GREENBURGH, N.Y. - There are many things an opposing coach might call a team's longtime play-by-play man, some of them not so nice.
But the nickname Capitals coach Barry Trotz has for Rangers radio man Kenny Albert is unique: "roomie."
Turns out Trotz, 52, and Albert, 47, roomed on the road for two seasons in the early 1990s when the former was a coach for the AHL's Baltimore Skipjacks, a Capitals affiliate, and the latter was their very young announcer.
The idea was to save money, of course. But when Trotz was elevated from assistant to head coach during the 1991-92 season, he earned the right to have his own room. He declined.
"He didn't want to change the karma, so we still roomed together," Albert said Tuesday during the Rangers' practice for their second-round playoff series against the Caps.
As with all minor-league teams, there were many travel misadventures along the way, including one night in Utica when snow was coming in under the door of their hotel room and they slept in winter jackets.
Trotz is from Dauphin, Manitoba, the same area as former Rangers coach Ron Low and former Islanders coach Butch Goring, whose hockey school he attended in his youth.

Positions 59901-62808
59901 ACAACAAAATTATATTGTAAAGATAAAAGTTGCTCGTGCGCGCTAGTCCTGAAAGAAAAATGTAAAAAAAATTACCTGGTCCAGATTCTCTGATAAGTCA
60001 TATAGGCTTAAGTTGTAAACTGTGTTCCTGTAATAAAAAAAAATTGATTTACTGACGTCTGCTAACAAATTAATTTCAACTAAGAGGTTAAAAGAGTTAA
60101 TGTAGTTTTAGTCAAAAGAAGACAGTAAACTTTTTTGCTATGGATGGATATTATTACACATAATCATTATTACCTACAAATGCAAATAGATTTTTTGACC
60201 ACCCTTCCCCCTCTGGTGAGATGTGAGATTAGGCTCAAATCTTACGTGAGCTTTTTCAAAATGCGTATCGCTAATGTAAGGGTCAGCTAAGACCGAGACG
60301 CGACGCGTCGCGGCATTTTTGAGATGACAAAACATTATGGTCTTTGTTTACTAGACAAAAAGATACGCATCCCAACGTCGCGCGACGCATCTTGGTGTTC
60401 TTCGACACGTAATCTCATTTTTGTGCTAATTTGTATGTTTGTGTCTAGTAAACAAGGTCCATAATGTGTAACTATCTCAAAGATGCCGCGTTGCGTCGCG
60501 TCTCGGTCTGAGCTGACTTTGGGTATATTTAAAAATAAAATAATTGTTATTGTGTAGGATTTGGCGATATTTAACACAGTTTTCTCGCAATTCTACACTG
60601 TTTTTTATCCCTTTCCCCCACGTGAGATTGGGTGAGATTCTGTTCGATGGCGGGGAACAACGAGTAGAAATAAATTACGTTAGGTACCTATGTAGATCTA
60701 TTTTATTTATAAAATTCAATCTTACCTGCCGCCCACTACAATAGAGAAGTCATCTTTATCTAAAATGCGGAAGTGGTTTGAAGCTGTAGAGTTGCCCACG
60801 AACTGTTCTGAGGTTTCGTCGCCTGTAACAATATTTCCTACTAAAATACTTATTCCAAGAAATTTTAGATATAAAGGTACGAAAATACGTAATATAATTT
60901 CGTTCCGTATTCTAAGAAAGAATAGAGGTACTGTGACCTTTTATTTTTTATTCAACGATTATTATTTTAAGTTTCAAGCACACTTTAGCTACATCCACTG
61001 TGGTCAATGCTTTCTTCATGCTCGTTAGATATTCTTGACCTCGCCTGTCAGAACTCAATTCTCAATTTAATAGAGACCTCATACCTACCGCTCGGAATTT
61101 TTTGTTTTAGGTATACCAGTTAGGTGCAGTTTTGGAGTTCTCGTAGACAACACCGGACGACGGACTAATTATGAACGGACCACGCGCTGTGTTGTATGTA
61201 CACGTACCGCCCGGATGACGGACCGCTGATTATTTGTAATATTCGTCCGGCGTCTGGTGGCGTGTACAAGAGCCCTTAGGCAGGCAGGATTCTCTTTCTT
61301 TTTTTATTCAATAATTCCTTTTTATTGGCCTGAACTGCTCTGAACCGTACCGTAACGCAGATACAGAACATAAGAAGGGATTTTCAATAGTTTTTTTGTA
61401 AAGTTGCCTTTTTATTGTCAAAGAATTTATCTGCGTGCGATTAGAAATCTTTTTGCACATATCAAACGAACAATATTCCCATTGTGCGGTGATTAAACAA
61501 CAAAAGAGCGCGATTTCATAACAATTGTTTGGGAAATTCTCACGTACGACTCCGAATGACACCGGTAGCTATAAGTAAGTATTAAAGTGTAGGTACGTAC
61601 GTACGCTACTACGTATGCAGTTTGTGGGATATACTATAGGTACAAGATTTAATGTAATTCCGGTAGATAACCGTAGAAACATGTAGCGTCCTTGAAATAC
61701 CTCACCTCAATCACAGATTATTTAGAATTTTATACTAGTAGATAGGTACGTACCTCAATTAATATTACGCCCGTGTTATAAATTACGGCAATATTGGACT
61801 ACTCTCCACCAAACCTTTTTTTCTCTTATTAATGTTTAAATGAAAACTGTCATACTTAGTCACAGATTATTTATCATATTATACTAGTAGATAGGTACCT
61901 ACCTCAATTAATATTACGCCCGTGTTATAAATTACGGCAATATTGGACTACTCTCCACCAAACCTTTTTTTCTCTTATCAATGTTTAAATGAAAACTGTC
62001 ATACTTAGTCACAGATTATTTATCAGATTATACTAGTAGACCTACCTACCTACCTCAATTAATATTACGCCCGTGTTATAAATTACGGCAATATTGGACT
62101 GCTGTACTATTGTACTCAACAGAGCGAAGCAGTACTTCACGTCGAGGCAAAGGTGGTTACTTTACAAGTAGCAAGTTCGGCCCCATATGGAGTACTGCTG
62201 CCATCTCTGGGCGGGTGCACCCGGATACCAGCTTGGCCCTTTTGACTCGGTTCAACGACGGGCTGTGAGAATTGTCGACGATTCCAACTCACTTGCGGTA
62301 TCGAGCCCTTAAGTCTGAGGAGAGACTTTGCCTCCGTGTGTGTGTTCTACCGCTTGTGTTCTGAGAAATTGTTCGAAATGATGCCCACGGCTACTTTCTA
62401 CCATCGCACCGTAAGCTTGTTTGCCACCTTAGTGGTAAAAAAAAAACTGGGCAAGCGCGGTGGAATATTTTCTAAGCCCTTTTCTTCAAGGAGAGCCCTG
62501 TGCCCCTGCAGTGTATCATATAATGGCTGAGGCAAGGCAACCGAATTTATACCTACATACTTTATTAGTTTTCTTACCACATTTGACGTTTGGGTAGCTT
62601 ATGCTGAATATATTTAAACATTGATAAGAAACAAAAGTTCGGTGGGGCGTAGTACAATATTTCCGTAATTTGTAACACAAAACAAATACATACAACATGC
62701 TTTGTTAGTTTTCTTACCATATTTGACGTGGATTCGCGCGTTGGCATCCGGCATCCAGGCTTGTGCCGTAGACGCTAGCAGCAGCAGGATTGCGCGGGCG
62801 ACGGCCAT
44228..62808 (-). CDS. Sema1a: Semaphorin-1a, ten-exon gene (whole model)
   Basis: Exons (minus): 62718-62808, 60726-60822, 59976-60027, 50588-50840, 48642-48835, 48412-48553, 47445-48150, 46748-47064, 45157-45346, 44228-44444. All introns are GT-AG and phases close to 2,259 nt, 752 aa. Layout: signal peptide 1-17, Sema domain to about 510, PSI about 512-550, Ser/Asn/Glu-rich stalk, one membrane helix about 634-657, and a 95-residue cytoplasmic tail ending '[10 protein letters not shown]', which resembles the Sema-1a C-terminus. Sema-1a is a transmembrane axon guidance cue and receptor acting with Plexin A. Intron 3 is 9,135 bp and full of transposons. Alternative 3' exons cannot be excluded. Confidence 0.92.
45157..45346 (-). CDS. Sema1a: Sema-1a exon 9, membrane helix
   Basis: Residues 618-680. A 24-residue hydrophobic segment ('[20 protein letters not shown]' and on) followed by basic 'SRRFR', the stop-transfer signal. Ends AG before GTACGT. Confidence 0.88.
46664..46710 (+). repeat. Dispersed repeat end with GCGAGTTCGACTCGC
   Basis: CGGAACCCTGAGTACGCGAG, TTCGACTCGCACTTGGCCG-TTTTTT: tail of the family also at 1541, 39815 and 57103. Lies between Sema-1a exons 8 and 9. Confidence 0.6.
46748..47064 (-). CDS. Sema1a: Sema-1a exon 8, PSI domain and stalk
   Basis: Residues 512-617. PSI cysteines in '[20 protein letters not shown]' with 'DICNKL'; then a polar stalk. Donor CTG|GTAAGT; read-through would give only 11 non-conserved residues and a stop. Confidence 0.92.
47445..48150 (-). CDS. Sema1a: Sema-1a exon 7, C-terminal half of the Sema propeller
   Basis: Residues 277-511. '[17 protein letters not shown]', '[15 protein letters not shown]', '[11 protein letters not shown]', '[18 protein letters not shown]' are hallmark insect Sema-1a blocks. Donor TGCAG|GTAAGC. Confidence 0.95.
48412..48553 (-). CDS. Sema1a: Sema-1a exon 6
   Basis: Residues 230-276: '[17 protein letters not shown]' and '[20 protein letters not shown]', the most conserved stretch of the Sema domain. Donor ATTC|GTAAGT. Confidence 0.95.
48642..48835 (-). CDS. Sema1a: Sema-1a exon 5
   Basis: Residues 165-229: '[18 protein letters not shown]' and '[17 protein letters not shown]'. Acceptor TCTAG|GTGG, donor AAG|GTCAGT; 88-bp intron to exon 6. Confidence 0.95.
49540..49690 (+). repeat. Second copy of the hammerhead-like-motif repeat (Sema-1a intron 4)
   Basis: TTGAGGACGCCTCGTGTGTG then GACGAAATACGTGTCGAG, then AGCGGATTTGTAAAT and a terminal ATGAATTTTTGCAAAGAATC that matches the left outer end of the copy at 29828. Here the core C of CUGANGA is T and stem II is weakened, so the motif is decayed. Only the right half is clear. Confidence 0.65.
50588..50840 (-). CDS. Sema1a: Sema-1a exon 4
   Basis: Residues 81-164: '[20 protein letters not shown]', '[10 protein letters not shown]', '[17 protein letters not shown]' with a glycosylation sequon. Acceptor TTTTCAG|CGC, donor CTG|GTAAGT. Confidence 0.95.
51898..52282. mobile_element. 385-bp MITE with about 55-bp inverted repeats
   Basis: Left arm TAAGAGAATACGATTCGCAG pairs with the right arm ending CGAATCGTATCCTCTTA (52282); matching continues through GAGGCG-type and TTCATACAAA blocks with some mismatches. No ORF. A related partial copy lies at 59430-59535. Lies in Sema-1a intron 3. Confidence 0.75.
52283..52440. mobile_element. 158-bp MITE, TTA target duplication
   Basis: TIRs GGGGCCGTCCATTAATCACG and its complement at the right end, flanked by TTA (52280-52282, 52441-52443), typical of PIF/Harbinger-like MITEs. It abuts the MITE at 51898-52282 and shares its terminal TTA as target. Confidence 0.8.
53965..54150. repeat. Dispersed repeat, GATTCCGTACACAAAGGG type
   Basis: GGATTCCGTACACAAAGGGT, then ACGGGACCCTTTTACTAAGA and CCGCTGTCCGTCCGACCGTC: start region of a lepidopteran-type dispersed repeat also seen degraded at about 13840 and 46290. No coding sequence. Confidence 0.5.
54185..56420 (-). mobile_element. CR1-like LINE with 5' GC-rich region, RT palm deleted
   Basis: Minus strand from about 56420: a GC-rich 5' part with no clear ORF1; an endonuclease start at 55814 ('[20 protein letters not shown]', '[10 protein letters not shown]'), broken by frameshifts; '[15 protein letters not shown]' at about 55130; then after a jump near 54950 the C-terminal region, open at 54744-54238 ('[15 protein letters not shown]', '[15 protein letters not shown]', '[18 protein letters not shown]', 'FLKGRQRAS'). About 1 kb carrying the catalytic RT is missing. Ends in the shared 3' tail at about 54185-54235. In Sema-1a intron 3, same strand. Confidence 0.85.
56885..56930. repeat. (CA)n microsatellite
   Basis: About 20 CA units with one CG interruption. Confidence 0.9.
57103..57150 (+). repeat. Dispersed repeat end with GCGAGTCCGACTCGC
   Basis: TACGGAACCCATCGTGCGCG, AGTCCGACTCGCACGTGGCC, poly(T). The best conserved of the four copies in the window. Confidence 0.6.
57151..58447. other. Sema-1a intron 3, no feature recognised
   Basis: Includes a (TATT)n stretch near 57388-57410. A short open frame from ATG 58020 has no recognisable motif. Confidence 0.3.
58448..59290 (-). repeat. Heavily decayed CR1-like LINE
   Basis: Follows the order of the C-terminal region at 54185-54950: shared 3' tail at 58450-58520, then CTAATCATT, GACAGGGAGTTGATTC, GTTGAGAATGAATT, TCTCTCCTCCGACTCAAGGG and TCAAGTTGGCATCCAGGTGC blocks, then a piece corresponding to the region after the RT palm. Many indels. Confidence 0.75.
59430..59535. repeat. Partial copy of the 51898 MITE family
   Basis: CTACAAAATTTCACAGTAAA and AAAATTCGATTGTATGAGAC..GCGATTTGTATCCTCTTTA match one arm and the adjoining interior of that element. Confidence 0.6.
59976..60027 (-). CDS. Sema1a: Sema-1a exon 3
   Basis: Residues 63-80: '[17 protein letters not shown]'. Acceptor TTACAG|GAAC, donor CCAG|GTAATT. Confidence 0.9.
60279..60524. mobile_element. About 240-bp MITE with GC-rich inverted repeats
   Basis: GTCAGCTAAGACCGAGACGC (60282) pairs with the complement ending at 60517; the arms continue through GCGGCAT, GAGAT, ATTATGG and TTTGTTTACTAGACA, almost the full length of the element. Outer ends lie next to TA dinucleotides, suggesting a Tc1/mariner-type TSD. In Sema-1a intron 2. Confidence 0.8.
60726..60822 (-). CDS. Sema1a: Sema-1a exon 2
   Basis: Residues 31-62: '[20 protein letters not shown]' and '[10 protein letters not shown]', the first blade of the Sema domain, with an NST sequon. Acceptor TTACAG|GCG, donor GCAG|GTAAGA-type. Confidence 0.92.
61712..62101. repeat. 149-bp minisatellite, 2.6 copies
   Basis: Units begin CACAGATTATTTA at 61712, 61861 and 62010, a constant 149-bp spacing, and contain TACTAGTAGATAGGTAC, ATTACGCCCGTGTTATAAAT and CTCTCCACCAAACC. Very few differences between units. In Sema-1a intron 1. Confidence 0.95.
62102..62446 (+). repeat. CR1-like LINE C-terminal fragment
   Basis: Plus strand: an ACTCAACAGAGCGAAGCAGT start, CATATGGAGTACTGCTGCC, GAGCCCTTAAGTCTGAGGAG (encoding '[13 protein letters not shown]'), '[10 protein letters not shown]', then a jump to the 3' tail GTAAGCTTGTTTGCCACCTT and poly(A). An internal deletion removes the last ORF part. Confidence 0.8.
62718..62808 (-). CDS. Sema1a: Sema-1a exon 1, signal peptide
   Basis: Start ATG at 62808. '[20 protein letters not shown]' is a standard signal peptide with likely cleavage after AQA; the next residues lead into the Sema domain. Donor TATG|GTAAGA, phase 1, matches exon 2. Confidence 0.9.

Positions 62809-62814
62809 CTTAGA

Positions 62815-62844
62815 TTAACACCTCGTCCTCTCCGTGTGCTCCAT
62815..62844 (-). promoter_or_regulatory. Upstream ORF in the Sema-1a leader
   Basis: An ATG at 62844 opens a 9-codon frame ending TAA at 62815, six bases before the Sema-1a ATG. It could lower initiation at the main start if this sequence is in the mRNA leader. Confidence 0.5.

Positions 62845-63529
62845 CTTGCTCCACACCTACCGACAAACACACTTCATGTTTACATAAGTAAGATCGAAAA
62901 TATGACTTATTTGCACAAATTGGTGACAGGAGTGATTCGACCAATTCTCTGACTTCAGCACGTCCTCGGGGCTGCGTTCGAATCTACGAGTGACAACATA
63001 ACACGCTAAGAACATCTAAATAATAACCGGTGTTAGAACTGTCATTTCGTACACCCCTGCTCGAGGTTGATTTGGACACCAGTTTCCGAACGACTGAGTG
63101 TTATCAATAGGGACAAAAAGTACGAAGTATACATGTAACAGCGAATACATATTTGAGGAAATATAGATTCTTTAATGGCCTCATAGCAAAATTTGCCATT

He moved with the Skipjacks to Portland, Maine, where he won a Calder Cup in 1994 - with Albert and other friends from the Baltimore days in attendance.
Albert said he always rooted for Trotz to do well during his 15 seasons with the Predators, but he never got to call any of his games in the playoffs until the first round against the Islanders, a series he worked for NBC.
Now he will do so as the Rangers' radio play-by-play man, as well as for Game 2 on NBC. With all the TV coverage of the series on national outlets rather than MSG, Albert will be the primary local voice following the Rangers henceforth. (John Forslund will call Games 1, 3, 4 and 5 on NBCSN.)
Albert won't be rooting for Trotz over the next two weeks, but their friendship endures.
"He's a guy who never played in the NHL, worked his way up the ladder, just a tremendous guy, one of the nicest people I've ever met, not only in hockey, but in life," Albert said. "I really learned a lot from him about hockey as well."
Friendship in minor league hockey often involves practical jokes, and Albert recalled a doozy that Trotz pulled on him early in the 1991-92 season.
Trotz had said something during a pregame interview with Albert that Albert found funny, and he played it for some of the players, who found it funny, too.
Less amused was Trotz, who vowed revenge. Months later, during a trip to the Canadian Maritimes, Albert was led upon landing in Sydney, Nova Scotia, to an unmarked police car where he was grilled with questions and driven around for 15 minutes.
Eventually Albert figured out something was amiss. Trotz had arranged through the Capitals' head of security, whose brother was a police chief in Nova Scotia, to put a scare into the young Long Islander.
"It was the practical joke following what I had done to him four months earlier," Albert said. "We still talk about that as well."